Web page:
ERC Grants

Julien Mairal: developing “simplicity” in machine learning

Changed on 01/03/2023
Julien Mairal, an IT researcher at the Grenoble Alpes University Inria Centre, is the latest winner of the prestigious ERC Consolidator Grant, an award that will allow him to spend the next five years working on improving the performance levels of machine learning. We caught up with Mairal, who is already familiar with this type of project, having been awarded an ERC grant in 2016.
Portrait de Julien Mairal, responsable de l'équipe de recherche Thoth du centre Inria de l'Université Grenoble Alpes
© Inria / Service création

What is the theme of your research?

I have spent the past ten years or so studying machine learning and its applications in artificial vision and image processing. I first came across the subject during my PhD at ENS Paris and Inria between 2007 and 2010, and then again during a two-year postdoctoral placement at the University of Berkeley in California. I went on to join Inria permanently in 2012 as a researcher at the Inria centre in Grenoble. Since 2018 I have headed up Thoth, a project team dealing with machine learning and computer vision.

What is the aim of your research and in what fields could it be applied?

One aim is to render machines capable of analysing flows of images and understanding their content. You will doubtless have heard of “visual recognition” (used by driverless vehicles to understand their environments and to adapt to them), but it is used in other fields as well, such as in medicine for medical imaging diagnostic support, or in astrophysics for discovering new celestial bodies.

Machine learning has been hugely successful in this field, as it has been in many others – just look at the recent rise of chatbots – but machine learning can still be perfected. Vast quantities of data (such as annotated images of various scenes) have to be analysed in order to configure an algorithm that will then be capable of recognising this data “in situ” (in the flow of images from onboard cameras, for instance). But data from the real world is not as perfect as that used during the learning phase, which has resulted in certain algorithms failing.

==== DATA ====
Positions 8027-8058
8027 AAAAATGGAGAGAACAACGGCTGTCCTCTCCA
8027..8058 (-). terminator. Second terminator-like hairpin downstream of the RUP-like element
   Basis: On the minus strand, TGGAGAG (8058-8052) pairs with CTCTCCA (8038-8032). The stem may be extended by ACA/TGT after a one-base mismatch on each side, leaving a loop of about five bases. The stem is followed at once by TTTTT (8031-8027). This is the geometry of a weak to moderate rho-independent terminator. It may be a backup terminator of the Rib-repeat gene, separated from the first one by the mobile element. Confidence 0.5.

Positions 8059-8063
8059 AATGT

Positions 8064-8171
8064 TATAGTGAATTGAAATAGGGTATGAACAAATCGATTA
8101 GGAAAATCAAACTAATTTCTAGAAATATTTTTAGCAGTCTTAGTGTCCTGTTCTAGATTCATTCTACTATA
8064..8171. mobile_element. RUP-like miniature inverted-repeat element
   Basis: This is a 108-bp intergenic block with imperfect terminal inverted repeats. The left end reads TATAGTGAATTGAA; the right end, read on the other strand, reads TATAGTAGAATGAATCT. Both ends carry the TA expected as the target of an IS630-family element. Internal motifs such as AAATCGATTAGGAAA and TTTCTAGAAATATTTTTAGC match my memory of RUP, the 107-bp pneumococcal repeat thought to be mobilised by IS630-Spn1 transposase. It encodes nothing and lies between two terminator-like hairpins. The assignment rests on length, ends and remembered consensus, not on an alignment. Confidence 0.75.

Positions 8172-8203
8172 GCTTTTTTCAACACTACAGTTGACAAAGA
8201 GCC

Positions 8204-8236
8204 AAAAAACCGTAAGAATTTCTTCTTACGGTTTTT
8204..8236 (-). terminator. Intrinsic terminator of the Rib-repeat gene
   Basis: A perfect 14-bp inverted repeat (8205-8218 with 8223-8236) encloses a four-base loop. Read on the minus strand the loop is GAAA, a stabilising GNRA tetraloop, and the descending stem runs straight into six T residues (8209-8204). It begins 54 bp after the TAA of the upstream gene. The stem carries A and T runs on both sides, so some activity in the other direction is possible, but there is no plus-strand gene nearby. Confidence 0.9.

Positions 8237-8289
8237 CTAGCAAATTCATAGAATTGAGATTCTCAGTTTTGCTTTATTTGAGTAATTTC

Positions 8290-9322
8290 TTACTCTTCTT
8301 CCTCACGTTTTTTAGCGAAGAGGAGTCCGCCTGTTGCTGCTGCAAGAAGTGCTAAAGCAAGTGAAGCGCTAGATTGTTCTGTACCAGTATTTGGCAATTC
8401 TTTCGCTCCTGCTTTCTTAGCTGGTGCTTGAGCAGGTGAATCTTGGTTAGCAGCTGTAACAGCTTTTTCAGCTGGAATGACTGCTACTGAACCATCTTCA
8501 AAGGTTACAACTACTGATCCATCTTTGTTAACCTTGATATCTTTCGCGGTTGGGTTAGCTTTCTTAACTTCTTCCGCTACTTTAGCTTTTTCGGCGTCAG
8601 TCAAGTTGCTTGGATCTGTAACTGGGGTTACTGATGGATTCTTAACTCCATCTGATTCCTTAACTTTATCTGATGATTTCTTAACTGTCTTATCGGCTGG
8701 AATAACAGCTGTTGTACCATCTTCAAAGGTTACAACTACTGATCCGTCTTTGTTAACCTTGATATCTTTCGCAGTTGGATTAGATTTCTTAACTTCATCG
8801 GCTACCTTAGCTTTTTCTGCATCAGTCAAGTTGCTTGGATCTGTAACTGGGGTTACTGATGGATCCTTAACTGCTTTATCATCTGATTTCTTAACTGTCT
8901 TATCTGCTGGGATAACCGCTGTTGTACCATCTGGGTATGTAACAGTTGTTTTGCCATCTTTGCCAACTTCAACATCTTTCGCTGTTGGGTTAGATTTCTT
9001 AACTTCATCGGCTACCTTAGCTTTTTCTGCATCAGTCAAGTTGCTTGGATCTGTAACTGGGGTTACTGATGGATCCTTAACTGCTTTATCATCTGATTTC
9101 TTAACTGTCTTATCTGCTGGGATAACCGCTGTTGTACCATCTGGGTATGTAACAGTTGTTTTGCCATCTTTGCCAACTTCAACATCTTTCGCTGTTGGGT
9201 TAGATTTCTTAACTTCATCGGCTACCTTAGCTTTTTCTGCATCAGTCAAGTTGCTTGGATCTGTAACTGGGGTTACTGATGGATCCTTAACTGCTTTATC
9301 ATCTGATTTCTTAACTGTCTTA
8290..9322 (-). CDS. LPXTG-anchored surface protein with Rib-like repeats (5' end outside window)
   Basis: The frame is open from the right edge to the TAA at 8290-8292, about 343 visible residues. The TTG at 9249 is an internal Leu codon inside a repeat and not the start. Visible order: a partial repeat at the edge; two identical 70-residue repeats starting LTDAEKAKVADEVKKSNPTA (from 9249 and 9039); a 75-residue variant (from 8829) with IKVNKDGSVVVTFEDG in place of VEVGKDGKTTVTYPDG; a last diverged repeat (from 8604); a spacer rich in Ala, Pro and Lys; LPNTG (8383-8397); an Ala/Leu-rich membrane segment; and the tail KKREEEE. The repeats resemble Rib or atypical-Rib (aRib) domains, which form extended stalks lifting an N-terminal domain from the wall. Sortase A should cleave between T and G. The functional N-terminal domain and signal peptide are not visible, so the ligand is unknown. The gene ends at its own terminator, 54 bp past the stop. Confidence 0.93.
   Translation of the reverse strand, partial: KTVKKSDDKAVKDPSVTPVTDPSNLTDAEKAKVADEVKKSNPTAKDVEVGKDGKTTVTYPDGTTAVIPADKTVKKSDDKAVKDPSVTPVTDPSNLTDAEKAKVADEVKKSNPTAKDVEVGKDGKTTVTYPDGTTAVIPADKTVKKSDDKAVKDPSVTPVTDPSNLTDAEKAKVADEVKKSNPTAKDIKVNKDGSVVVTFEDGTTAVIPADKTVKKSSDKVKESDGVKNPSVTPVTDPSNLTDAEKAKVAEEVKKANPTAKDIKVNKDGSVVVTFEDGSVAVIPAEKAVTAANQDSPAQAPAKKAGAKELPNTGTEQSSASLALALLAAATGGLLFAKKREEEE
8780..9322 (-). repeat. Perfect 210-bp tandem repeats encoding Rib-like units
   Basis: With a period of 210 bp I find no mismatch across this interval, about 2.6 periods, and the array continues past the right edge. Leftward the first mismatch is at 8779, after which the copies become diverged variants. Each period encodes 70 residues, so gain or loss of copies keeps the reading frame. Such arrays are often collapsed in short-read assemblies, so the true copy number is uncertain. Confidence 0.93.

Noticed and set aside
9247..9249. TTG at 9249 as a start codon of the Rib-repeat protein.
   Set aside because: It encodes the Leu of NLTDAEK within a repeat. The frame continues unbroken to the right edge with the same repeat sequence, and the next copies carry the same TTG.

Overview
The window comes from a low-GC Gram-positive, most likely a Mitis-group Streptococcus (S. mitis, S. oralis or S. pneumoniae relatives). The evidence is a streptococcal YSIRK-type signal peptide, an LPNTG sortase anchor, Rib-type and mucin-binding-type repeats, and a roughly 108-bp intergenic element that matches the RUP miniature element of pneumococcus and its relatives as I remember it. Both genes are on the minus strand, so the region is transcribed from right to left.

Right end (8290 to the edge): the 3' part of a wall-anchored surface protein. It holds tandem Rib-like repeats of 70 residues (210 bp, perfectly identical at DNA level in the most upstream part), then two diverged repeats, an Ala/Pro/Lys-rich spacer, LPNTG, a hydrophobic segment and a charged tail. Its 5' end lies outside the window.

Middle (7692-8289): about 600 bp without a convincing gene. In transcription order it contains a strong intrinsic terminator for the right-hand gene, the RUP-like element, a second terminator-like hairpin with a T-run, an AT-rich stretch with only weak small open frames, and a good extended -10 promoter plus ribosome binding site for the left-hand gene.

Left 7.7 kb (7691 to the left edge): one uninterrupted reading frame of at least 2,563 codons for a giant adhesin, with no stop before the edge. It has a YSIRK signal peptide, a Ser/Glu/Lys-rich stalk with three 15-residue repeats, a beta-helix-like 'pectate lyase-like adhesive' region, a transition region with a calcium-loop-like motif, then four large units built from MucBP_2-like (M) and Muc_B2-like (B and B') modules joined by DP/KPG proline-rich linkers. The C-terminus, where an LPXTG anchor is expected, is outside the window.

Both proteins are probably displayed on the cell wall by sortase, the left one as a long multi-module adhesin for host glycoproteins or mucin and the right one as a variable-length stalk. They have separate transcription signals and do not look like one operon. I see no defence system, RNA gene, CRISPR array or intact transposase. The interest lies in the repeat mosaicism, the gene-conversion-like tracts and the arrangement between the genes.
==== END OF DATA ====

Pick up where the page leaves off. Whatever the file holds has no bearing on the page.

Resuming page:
So, your aim is to help improve performance levels. What direction will your research be taking?

That’s the aim of the ERC Apheleia, a name which refers to a relatively obscure divinity said to personify simplicity. This will involve encoding a number of constraints into learning algorithms, which the data being analysed will need to adhere to (these constraints may come from physics or biology, for example, depending on the application). In other words, we will be looking to select the simplest possible models in order to shorten the learning phase. Before machine learning, researchers in signal processing pursued this concept of “simplicity” - the concept behind the name of this project - and we want to adapt it to machine learning.

What applications are you anticipating and how will you be carrying out your research?

With a budget of two million euros over five years, the ERC grant will enable me to put together a proper scientific team made up of either PhD or postdoctoral researchers plus engineers, and to really explore these issues in depth. We will be focusing on both the theoretical and the methodological side of things, the goal being to demonstrate how robust the method is while implementing tailored algorithms capable of dealing with the problems raised by different applications in a wide range of fields.

The methods that we are seeking to develop are broad in their scope, with applications in a whole host of sectors. Aside from astrophysics and remote sensing, we will be exploring applications designed to improve the quality of microscopic images or digital photographs, or for modelling complex chemical compounds. This will see us working with astrophysicists, chemists, and image processing specialists, giving us an opportunity to expand our scientific horizons while stimulating our intellectual curiosity.

How did it make you feel when you heard you'd been awarded this grant?

Really happy. Although I was familiar with it - this is the second time I’ve been awarded an ERC, after a first project in 2016 - the selection process is really demanding: you have to write a detailed proposal, which is then followed by an in-depth interview. It took two attempts to get this one - but my perseverance paid off. I was able to count on Inria’s support and the support of close colleagues while preparing for each step. Getting an outside perspective on your research and advice on how to present it convincingly is extremely useful.

What will the long-term impact of this project be?

It’s too early to say. I will be putting together the scientific programme and seeking out applicants for PhDs in the coming months. What’s great about this ERC is that it will give me the resources to carry out long-term research, to innovate and to produce and share knowledge - the core of my work as a researcher at Inria.